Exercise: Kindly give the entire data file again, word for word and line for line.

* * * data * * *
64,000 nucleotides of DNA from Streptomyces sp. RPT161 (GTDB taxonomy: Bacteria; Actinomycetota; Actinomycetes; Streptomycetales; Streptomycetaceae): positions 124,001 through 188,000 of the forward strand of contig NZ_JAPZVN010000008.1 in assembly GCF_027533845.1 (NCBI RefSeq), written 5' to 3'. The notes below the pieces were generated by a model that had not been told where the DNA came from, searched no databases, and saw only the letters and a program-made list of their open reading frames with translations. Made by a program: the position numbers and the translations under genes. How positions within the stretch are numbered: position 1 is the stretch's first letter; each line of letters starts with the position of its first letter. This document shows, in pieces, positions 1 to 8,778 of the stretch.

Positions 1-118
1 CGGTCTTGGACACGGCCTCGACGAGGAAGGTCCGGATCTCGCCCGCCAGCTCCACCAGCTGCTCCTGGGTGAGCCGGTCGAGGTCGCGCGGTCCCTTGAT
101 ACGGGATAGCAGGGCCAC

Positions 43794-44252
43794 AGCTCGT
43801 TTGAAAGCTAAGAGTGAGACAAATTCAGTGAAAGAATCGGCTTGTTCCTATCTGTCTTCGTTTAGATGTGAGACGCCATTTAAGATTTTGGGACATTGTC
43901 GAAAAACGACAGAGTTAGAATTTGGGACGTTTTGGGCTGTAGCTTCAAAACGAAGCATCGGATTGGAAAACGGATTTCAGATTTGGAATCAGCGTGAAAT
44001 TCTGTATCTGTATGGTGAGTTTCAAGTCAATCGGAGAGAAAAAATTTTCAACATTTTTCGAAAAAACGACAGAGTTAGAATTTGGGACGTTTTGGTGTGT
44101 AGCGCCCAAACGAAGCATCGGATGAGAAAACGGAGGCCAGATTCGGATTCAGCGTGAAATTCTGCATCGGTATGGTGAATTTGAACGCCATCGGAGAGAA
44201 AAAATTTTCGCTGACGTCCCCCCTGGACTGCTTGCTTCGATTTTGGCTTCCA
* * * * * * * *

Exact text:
64,000 nucleotides of DNA from Streptomyces sp. RPT161 (GTDB taxonomy: Bacteria; Actinomycetota; Actinomycetes; Streptomycetales; Streptomycetaceae): positions 124,001 through 188,000 of the forward strand of contig NZ_JAPZVN010000008.1 in assembly GCF_027533845.1 (NCBI RefSeq), written 5' to 3'. The notes below the pieces were generated by a model that had not been told where the DNA came from, searched no databases, and saw only the letters and a program-made list of their open reading frames with translations. Made by a program: the position numbers and the translations under genes. How positions within the stretch are numbered: position 1 is the stretch's first letter; each line of letters starts with the position of its first letter. This document shows, in pieces, positions 1 to 8,778 of the stretch.

Positions 1-118
1 CGGTCTTGGACACGGCCTCGACGAGGAAGGTCCGGATCTCGCCCGCCAGCTCCACCAGCTGCTCCTGGGTGAGCCGGTCGAGGTCGCGCGGTCCCTTGAT
101 ACGGGATAGCAGGGCCAC

Positions 43794-44252
43794 AGCTCGT
43801 TTGAAAGCTAAGAGTGAGACAAATTCAGTGAAAGAATCGGCTTGTTCCTATCTGTCTTCGTTTAGATGTGAGACGCCATTTAAGATTTTGGGACATTGTC
43901 GAAAAACGACAGAGTTAGAATTTGGGACGTTTTGGGCTGTAGCTTCAAAACGAAGCATCGGATTGGAAAACGGATTTCAGATTTGGAATCAGCGTGAAAT
44001 TCTGTATCTGTATGGTGAGTTTCAAGTCAATCGGAGAGAAAAAATTTTCAACATTTTTCGAAAAAACGACAGAGTTAGAATTTGGGACGTTTTGGTGTGT
44101 AGCGCCCAAACGAAGCATCGGATGAGAAAACGGAGGCCAGATTCGGATTCAGCGTGAAATTCTGCATCGGTATGGTGAATTTGAACGCCATCGGAGAGAA
44201 AAAATTTTCGCTGACGTCCCCCCTGGACTGCTTGCTTCGATTTTGGCTTCCA